Grace Evangelical Society
Long Beach, CA
Recently, Bob Wilkin wrote a book that looked at how many words in the Bible are misunderstood.1 Perhaps another Bible word that is often misunderstood is baptism and its cognates: baptize and baptist. We will look at the use and meaning of this word group. The discussion will begin with a review of the meaning of the underlying Greek words and examine their usage. Afterward, I will classify and examine the various kinds of baptisms presented in the New Testament (NT). Finally, some of the more difficult passages in the NT which contain these words will be considered.
II. THE BAPTISM WORD GROUP
As the title of this article suggests, when many people think of baptism they immediately consider it to be a reference to water baptism. However, the NT presents a somewhat different and more varied picture. While many consider the word baptism only in reference to a rite or ritual using water, the NT presents the subject in a much broader manner.
There are five words in this word group and each one requires discussion.
A. Baptō (and Embaptō)
First, is the verb baptō, which means to dip, to dip into dye, to dye, to color or to stain.2 It is used only three times in the NT. In each case it refers to dipping something in a liquid. In Luke 16:24, the rich man who is in Hades cries out to Father Abraham begging him to have Lazarus dip his finger in water to cool his tongue because of the agony he was experiencing in the fire. In John 13:26, Jesus identifies his betrayer as the one whom he gives a morsel that was dipped in oil or drippings from the meal. In Rev 19:13, Jesus’ robe is dipped in blood indicating the robe had been dyed or colored red. In each of these instances, baptō is used to describe something that was dipped briefly into something. Despite being part of the word group, baptō does not have much bearing on the subject of baptisms in the NT.
The second verb is baptizō, which has generally been transliterated (i.e., baptize) in most Bible translations. This is unfortunate since it has caused many to think of water baptism in the majority of its occurrences. But the verb is a flexible one with two primary meanings. First, it means to immerse, to submerge, to dip, or to cleanse by washing.3 The second meaning is to identify something with something else.4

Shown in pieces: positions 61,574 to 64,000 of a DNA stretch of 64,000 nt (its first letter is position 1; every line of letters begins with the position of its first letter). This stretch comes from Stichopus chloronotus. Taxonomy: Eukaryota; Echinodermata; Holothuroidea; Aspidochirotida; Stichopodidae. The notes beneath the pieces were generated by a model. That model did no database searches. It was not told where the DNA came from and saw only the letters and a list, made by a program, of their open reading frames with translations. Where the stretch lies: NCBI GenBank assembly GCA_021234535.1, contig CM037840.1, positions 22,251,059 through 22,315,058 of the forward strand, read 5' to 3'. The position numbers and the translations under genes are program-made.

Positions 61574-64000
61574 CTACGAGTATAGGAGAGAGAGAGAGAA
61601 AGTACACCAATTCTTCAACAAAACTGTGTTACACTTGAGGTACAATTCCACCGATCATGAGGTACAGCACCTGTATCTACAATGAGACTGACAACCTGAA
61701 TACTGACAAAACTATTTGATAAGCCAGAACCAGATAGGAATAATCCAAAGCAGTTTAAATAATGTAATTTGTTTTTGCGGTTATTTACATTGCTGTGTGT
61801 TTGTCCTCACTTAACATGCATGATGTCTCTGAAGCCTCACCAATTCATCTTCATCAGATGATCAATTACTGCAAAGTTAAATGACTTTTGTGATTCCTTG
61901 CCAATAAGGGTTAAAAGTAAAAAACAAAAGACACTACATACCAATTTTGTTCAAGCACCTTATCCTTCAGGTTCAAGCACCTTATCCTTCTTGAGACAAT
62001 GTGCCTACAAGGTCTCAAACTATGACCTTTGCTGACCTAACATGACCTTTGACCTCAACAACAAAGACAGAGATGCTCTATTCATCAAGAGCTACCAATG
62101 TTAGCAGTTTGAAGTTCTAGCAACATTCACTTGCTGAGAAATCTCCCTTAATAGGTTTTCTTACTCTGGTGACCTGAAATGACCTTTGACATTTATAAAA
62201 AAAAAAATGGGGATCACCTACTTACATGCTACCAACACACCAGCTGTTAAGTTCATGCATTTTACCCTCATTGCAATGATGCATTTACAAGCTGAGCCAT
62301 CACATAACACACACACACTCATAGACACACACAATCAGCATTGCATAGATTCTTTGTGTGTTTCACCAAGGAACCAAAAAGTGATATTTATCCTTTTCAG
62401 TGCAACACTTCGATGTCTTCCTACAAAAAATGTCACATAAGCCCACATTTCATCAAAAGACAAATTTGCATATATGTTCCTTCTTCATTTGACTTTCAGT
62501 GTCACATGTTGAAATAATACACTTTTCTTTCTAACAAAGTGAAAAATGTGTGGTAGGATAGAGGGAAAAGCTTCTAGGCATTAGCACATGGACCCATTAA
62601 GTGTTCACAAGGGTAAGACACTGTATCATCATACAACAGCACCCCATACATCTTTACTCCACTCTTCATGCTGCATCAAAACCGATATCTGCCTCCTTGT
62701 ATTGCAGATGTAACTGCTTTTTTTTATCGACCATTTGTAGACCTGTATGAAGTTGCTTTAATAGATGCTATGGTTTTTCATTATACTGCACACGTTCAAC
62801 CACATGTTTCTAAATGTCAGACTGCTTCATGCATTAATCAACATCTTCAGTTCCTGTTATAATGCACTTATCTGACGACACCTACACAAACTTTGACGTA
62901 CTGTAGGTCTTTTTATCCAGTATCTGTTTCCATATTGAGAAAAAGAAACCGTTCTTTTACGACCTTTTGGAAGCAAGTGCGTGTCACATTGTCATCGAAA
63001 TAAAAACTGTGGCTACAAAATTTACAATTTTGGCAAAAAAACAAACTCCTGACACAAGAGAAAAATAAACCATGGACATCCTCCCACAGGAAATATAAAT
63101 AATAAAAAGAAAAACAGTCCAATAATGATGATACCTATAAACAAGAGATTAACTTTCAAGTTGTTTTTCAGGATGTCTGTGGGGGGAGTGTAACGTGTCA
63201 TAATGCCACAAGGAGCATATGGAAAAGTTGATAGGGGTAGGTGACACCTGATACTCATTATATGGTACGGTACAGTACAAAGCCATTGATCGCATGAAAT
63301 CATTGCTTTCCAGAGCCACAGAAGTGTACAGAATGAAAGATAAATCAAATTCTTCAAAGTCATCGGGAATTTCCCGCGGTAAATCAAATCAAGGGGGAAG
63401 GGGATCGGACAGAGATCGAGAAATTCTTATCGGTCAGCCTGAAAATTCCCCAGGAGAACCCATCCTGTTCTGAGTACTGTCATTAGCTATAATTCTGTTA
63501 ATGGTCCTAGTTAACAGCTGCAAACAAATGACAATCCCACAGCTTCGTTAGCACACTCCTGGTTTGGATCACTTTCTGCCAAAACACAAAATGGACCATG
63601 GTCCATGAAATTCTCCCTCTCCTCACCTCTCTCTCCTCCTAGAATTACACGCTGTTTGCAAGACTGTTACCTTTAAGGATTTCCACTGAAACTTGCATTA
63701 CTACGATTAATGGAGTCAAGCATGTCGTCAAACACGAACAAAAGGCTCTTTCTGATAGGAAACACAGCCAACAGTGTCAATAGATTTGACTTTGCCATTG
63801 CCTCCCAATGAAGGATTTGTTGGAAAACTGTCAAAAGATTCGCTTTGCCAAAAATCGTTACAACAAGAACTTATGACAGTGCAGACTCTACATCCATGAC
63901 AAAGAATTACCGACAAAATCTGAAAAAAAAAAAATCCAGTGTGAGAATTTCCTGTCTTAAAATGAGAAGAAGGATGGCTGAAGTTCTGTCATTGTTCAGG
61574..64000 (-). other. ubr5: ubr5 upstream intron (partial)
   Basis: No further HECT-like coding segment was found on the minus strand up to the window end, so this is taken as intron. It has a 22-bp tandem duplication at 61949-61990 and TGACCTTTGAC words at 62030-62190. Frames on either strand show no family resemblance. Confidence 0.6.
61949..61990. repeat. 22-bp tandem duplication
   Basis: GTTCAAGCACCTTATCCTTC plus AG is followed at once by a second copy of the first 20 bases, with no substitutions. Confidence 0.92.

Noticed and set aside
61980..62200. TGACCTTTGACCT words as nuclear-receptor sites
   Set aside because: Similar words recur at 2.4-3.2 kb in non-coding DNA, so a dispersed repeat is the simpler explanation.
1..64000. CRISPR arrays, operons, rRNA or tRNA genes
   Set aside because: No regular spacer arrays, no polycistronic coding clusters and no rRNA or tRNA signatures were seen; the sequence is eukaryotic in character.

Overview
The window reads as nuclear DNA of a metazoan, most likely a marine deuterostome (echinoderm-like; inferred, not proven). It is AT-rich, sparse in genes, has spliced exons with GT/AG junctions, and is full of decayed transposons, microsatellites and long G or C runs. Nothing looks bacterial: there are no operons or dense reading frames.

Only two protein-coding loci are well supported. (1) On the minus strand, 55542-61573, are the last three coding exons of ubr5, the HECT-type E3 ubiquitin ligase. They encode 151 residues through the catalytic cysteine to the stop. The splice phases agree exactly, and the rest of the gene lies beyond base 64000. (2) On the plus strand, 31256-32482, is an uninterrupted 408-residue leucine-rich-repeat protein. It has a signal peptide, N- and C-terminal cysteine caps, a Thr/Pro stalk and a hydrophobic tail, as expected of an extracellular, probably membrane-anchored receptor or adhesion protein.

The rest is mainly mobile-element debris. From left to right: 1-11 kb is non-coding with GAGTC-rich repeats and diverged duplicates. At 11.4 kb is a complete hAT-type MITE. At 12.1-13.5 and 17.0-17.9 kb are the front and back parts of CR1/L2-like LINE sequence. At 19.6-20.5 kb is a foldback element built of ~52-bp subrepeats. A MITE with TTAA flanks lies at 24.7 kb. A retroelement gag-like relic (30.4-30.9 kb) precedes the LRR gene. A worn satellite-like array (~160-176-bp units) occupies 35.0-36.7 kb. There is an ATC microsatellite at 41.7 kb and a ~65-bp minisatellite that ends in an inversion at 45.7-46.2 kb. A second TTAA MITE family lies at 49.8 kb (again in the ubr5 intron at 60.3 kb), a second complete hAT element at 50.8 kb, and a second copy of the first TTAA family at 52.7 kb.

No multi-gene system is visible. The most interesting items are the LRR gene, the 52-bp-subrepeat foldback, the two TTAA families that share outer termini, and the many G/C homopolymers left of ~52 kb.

Baptizō was used to describe a submerged ship or one that had sunk,5 or clothing that had been soaked.6 It was also used by Homer in the Odyssey to describe the tempering of a sword. When the hot metal was plunged into water, the sword was “baptized” so that the soft molten metal cooled and became hardened.7 The Greek poet Nicander (c. 200 BC) used both baptizō and baptō in a recipe for making pickles. According to the recipe, to make a pickle, the raw vegetable is first dipped (baptō) into boiling water and then immersed (baptizō) into a vinegar solution.8 Both verbs suggest dipping something into liquid. However, the first dip is quick while the second one is lengthier. Over time a change results in the vegetable. By soaking in vinegar the vegetable becomes a pickle. One thing that should be clear from these ordinary uses of baptizō is that it refers to an immersion of some kind, usually into some kind of liquid.
In the NT, the idea of immersion is prominent in a host of passages. The most common example of this usage is water baptism: e.g. Matt 3:6, 11, 13–14, 16; 28:19; Mark 1:5, 8–9; Luke 3:7, 12, 16, 21; 7:29–30; John 1:25–26, 28, 31, 33; Acts 1:5; 2:38, 41; 8:12–13, 36, 38; 9:18; 10:47–48; 11:16; 16:15.